Facebook had a rough month so far, taking an utter beating from users, Congress and the press over dubious data practices which allowed data mining company Cambridge Analytica to exploit user information for political gain.
Mixed in with the other voices in the outcry are those of US ISPs, including wireless giants AT&T and Verizon, and cable company Charter Communications. With Facebook pegged as villain of the moment, these companies decried a lack of privacy regulation and sought to position themselves on consumers’ side.
USTelecom, an industry organisation which counts AT&T and Verizon among its members, issued a blog post touting ISPs’ “longstanding, pro-consumer privacy practices” and volunteered its principles to inform Congressional efforts to pass privacy legislation.
Meanwhile, Charter Communications CEO Tom Rutledge came out with a post of his own, urging Congress to establish privacy laws that apply to all players across the internet ecosystem, including providers, apps, browsers and advertisers.
But some of these companies have engaged in privacy violations similar to those Facebook is accused of, such as tracking user activity across the internet.
For instance, in May 2016, Verizon paid the Federal Communications Commission (FCC) $1.35 million to settle an investigation into the operator’s use of so-called “supercookies”, or undeletable identifiers which tracked the pages visited by phones on its network to aid third-party ad targeting. As with some of the complaints against Facebook, users impacted by the Verizon campaign weren’t given the choice to opt-out of the tracking programme for more than two years.
These operators also fought hard against certain consumer privacy protections in the past.
The same year the Verizon settlement occurred, the FCC implemented privacy protections for consumers requiring opt-in consent to collect certain user data. Verizon and AT&T were at the helm of opposition to those rules, not only resisting their passage but also lobbying energetically for their repeal. The operators ultimately won in April 2017, when Congress and US President Donald Trump passed legislation to roll back the FCC’s requirements.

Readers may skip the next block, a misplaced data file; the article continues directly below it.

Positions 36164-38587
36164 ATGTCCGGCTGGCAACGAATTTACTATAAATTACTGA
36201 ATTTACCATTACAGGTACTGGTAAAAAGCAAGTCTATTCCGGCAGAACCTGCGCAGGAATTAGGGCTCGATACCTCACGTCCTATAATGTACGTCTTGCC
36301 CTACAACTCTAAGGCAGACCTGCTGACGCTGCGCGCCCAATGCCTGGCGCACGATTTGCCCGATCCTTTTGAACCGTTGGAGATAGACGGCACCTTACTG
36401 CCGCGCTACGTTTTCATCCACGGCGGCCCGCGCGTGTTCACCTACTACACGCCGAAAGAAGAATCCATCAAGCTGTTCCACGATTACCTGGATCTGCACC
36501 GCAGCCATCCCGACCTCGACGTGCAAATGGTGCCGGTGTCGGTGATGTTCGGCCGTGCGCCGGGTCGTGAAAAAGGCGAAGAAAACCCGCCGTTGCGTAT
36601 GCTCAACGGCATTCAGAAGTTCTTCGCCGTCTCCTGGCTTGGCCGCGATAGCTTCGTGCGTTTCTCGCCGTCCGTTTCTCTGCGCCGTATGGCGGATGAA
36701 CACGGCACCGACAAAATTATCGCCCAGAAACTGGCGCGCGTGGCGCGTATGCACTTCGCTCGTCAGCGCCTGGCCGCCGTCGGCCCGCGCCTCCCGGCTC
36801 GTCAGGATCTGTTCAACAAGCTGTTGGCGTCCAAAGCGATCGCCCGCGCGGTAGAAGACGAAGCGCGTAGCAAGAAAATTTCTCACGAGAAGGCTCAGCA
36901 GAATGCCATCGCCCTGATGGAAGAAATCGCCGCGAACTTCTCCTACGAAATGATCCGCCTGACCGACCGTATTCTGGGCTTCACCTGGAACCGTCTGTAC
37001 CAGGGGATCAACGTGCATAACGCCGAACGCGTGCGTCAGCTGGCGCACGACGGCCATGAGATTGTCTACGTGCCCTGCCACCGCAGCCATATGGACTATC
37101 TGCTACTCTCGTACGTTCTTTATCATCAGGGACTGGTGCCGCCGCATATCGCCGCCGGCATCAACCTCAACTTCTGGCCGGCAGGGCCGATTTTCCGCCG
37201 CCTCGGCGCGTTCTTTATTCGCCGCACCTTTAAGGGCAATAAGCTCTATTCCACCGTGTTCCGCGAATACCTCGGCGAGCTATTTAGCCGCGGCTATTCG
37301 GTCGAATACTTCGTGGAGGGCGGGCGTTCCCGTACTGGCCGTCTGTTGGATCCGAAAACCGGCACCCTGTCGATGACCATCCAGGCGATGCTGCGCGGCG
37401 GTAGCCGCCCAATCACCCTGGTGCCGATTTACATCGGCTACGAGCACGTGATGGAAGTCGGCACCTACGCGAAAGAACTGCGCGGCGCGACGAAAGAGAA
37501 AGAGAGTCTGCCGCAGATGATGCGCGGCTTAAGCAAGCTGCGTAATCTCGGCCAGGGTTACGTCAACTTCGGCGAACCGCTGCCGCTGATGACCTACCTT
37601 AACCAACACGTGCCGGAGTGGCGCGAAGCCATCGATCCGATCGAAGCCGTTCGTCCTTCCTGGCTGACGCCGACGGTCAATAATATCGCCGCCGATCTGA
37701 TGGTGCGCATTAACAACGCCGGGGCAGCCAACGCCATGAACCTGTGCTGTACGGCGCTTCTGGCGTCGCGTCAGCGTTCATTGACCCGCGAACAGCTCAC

One of providers’ main complaints about the scrapped regulations was that the rules only applied to ISPs and not to other ecosystem players such as Google or Facebook.
What operators really want
So what kind of privacy protections are US operators actually on board with?
AT&T, T-Mobile US and Verizon dropped a hint in February 2017, when they signed on to adhere to privacy principles based on Federal Trade Commission guidelines. Those include: providing transparency for consumers about what data is collected, how it’s used, and what is shared with third parties; secure protection of the data gathered; and timely notifications if a breach occurs.
But rather than springing for an opt-in requirement to share data – which is viewed as a higher privacy standard – US operators instead committed to offer consumers an opt-out choice for use of their non-sensitive data for third-party marketing and implied consent for use of their information for actions such as service fulfilment, market research and network management.
As evidenced by Verizon and AT&T’s objections to the FCC rules, and Charter Communications’ most recent proposal, operators also want an even playing field. If there are going to be rules, they want them to apply to everyone, including Facebook, Google and advertisers.
But it remains to be seen whether they’ll get their way.
The European Union is soon to adopt the General Data Protection Regulation (GDPR) measure, applicable to businesses which operate or have customers in Europe, which includes stronger consent requirements, swifter breach reporting and steep fines for violations. It’s unclear, however, whether US lawmakers will follow suit passing similar regulations.
With Facebook in the headlines, the US legislative spotlight seems to be centred squarely on edge-providers. Proposed new legislation introduced in the Senate would require internet companies including Google and Facebook to obtain opt-in consent to use or share user data, but would notably exclude ISPs from the requirement.
However, a bill introduced in May 2017, which would require both edge providers and ISPs to obtain opt-in consent, remains on the table in the House of Representatives.
The editorial views expressed in this article are solely those of the author and will not necessarily reflect the views of the GSMA, its Members or Associate Members.